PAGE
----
MNE provides a .set_eeg_reference() method for this purpose. Here we chain this with a few other methods:

  • first we average all the epochs together

  • then we re-reference to the average of all electrodes

  • then we plot the results as topomaps

Since we won’t be using this data later, we don’t assign the re-referenced data to a variable name, we just compute the average reference and plot it.

epochs_postica.average().set_eeg_reference(ref_channels='average').plot_topomap(times=times, average=.050);

Compared to the previous set of topomaps above, we can see that the average reference shows a large negative potential over the top of the head, especially around electrodes Fz and Cz. Notably, however, the overall distribution of electrical activity is similar between the original and average-referenced data. For example, the voltage at the back of the head is still positive relative to the top/centre of the scalp.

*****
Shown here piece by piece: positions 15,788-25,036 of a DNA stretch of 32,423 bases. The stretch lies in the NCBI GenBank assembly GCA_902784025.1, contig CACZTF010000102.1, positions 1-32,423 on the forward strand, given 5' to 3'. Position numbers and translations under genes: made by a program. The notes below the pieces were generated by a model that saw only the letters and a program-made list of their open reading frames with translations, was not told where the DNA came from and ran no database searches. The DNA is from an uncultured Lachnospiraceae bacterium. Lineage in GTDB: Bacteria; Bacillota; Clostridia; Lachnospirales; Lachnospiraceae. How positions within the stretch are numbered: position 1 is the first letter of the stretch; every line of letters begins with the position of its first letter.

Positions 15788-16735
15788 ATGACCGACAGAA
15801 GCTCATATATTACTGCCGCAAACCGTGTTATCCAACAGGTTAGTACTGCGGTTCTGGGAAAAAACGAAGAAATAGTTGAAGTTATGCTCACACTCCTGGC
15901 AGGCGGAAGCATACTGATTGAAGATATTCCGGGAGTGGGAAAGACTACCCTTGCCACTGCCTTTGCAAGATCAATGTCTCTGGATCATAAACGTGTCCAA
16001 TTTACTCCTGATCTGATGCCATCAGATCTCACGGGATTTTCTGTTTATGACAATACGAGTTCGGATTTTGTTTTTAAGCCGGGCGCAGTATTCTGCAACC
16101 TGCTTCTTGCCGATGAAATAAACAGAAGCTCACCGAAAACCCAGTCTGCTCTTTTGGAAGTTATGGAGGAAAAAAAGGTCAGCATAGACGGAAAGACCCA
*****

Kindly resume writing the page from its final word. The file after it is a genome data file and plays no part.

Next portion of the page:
Re-Reference the data to mastoids#

Now we will re-reference to the average of the mastoid electrodes (whose labels are Tp9 and TP10 in the 10-20 system). Since this is the reference that we will want to work with, we assign the result to a new Epochs object, called epochs_mastoidref, and then plot it in a separate step.

epochs_mastoidref = epochs_postica.set_eeg_reference(ref_channels=['TP9', 'TP10']);

epochs_mastoidref.average().plot_topomap(times=times, average=.050);

Again, the relative distribution of electrical potentials across the scalp is similar to the original and average-referenced data. However, now the white, “zero voltage” area overlaps the locations behind the ears, and the top/centre electrodes (extending to more frontal electrodes) are more negative than when other references were used.

Save re-referenced data# + '/' + p_id + '-mstd-epo.fif',